on an axis which passes through the articulating surfaces of the sacrum
and ilia on a level with the posterior superior spines of the ilia and
the second sacral spine. This makes the second sacral spine and the
posterior superior spines of the ilia the bony landmarks indicating the
position of the joint surfaces. Rotation of the ilium forward would
make the posterior superior spine less prominent and slightly higher, so
that a line drawn across the sacrum through its second spinous process
would pass through the lower border of the posterior superior spine, instead
of its apex. Rotation of the crest of the ilium backward makes the
posterior superior spine more prominent and slightly lower than normal.
All the positions described by various authors can be reduced by analysis
to the two rotations just described. Since these rotations are unilateral,
the pelvic distortion results in a slight apparent difference in the length
of the legs so that when the patient lies on the back, on a hard surface,
with the legs stretched out as evenly as possible, the heels will be found
not to be equal. In order to compensate for this apparent inequality
in length, the pelvis will be found to be tilted, with relation to the
spinal column. This compensatory tilt is the same phenomenon that
is present in every case having unequal length of leg support. In
order to make sure which joint is the one at fault, one must use those
bony landmarks which are a part of the pelvis, i. e., posterior superior
iliac spines and the second sacral spine. An apparent difference
in the length of the legs might be due to a lumbar condition, irrespective
of any change in the relation of the bones of the pelvis.
Compensatory Pelvic Tilt. - It should be remembered
that no change in a sacroiliac synchondrosis is ever unaccompanied by a
compensatory effort of the body to transmit the body weight through the
normal half of the pelvis. This produces a slight spinal curvature,
which is part of the compensatory tilt of the pelvis, to avoid transmitting
body weight through the weakened joint of the pelvic girdle.
Classes of Cases. - Two classes of cases complaing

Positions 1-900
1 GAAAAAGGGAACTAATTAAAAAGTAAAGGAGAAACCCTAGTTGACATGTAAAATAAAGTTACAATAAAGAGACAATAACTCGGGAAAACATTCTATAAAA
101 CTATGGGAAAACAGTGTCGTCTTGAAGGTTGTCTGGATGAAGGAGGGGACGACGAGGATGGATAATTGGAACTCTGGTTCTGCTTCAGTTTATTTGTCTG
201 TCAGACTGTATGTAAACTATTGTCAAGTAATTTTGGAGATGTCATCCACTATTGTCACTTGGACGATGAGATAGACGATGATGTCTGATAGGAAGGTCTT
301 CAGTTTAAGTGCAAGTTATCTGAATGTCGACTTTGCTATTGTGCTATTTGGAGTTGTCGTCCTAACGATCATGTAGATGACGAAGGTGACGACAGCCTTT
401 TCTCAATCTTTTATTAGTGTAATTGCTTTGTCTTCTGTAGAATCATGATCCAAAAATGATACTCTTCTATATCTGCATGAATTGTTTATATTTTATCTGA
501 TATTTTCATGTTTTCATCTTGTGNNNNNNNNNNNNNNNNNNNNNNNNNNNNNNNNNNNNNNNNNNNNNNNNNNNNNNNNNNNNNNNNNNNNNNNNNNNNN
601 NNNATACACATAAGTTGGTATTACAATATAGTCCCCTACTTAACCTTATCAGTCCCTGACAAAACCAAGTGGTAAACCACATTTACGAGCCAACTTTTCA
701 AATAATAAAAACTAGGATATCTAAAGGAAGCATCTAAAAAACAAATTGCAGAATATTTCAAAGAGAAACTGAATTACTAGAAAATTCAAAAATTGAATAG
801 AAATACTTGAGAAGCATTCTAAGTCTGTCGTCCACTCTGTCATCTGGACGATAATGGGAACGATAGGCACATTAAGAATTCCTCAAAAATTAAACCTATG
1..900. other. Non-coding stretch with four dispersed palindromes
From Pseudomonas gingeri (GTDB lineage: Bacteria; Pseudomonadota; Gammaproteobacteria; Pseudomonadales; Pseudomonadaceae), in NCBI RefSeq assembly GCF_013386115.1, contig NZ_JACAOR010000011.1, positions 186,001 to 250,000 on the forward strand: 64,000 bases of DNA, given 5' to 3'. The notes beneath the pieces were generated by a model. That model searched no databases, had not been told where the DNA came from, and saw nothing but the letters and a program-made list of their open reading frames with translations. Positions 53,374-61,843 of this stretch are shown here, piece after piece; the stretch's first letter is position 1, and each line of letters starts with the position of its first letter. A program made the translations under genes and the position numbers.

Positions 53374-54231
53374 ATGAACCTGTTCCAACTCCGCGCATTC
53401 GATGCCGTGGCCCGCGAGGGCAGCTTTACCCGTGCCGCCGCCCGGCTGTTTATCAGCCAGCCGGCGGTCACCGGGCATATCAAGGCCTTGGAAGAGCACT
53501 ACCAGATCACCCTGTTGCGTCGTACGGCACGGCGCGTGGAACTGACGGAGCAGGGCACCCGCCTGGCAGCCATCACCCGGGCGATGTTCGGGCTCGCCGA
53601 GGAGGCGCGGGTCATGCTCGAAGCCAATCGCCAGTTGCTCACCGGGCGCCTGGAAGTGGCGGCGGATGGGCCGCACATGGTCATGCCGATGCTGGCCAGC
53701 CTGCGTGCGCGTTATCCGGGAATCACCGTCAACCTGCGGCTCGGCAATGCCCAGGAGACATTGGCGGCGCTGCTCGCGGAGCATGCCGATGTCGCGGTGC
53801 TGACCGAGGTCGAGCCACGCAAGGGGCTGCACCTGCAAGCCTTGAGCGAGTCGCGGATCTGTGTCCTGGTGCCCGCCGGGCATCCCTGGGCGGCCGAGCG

of pain which may be traced to disturbance in these joints. The first
group comprises those of both sexes, who are debilitated, and hence do
not have normal tone in muscles and ligaments. These cases either
are bed-fast or inclined to assume the recumbent position. Cases
compelled to lie on the back for a long period following surgical operations
are apt to suffer distress in these joints. The second group comprises
those who are over-weighted in the abdomen, and hence tend to lordosis
in the lumbar region. Both of these classes are greatly helped by
corrective manipulation and bandages.
The debilitated individual is toned by corrective
manipulation, and the weakened ligaments reinforced by some simple form
of girdle which helps to hold the pelvis firm. The individual with
the over-weighted abdomen is physiologically rested by corrective manipulation
and the use of a support which will assist the back in carrying the excessive
weight which lies anterior to its normal weight-carrying structure.
The really difficult sacroiliac lesion to correct
is the traumatic. Such a lesion has all the elements which make perfect
recuperation problematical in any joint.
Symptoms. - The symptoms of sacroiliac lesions
are usually pains located in the lumbar, gluteal and thigh regions.
The pains are described by patients as being usually a dull heavy ache
whenever the weight of the body is transmitted through these joints.
Close analysis will be required to determine whether a given case is in
reality a sacroiliac lesion. The only physical test worth trusting
is the alignment of the posterior superior iliac spines and the second
sacral spine, when the patient is standing. The pains may be due
to many different strains. The hyperesthetic points about the sacro-iliac
joints may accompany other conditions. Flat-foot will, in some instances,
produce all the sore spots in the lumbar and sacral region which may be
present with a sacroiliac lesion. The backache, due to tilting of
the pelvis to compensate for a sacroiliac lesion, is practically similar
to that due to the effort to compensate for a change in statics due to
Plan of Treatment. - A sacroiliac subluxation is
due to relaxation of ligaments, or trauma. To correct such subluxations,
the cause is the controlling factor as to the means to be employed, i. e., debility
must be controlled by general means, so that local reinforcement of weakened
ligaments will not be continuously necessary. It is usually easy to make
a specific correction of the lesion in a debilitated case, but not easy to maintain
the correction. It is difficult to correct a traumatic lesion, but when
once corrected, the vitality of the tissues tends to make the correction permanent.
In all debilitated cases voluntary exercise must form an important part of the
treatment. Climbing on rough ground is the best aid in such cases, because
no two steps are alike, and hence the tissues are not fatigued by repetitions
of similar movements.